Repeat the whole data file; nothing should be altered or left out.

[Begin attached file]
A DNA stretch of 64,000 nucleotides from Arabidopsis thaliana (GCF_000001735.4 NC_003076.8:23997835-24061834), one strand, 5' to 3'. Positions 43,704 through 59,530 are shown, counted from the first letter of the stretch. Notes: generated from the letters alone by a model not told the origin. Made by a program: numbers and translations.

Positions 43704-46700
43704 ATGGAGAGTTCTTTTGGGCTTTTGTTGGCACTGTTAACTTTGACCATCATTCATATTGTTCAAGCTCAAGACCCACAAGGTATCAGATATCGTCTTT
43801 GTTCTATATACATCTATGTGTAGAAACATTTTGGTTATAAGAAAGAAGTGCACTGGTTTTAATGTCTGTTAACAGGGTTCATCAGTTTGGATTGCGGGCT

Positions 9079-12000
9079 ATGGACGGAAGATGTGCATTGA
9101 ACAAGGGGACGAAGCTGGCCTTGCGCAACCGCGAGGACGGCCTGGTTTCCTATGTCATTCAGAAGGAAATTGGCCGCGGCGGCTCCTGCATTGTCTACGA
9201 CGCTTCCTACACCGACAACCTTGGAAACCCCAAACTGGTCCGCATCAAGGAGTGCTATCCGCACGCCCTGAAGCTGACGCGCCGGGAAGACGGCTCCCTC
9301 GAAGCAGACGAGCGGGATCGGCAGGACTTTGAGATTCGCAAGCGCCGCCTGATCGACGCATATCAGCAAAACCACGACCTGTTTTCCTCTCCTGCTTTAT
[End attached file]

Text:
A DNA stretch of 64,000 nucleotides from Arabidopsis thaliana (GCF_000001735.4 NC_003076.8:23997835-24061834), one strand, 5' to 3'. Positions 43,704 through 59,530 are shown, counted from the first letter of the stretch. Notes: generated from the letters alone by a model not told the origin. Made by a program: numbers and translations.

Positions 43704-46700
43704 ATGGAGAGTTCTTTTGGGCTTTTGTTGGCACTGTTAACTTTGACCATCATTCATATTGTTCAAGCTCAAGACCCACAAGGTATCAGATATCGTCTTT
43801 GTTCTATATACATCTATGTGTAGAAACATTTTGGTTATAAGAAAGAAGTGCACTGGTTTTAATGTCTGTTAACAGGGTTCATCAGTTTGGATTGCGGGCT

Positions 9079-12000
9079 ATGGACGGAAGATGTGCATTGA
9101 ACAAGGGGACGAAGCTGGCCTTGCGCAACCGCGAGGACGGCCTGGTTTCCTATGTCATTCAGAAGGAAATTGGCCGCGGCGGCTCCTGCATTGTCTACGA
9201 CGCTTCCTACACCGACAACCTTGGAAACCCCAAACTGGTCCGCATCAAGGAGTGCTATCCGCACGCCCTGAAGCTGACGCGCCGGGAAGACGGCTCCCTC
9301 GAAGCAGACGAGCGGGATCGGCAGGACTTTGAGATTCGCAAGCGCCGCCTGATCGACGCATATCAGCAAAACCACGACCTGTTTTCCTCTCCTGCTTTAT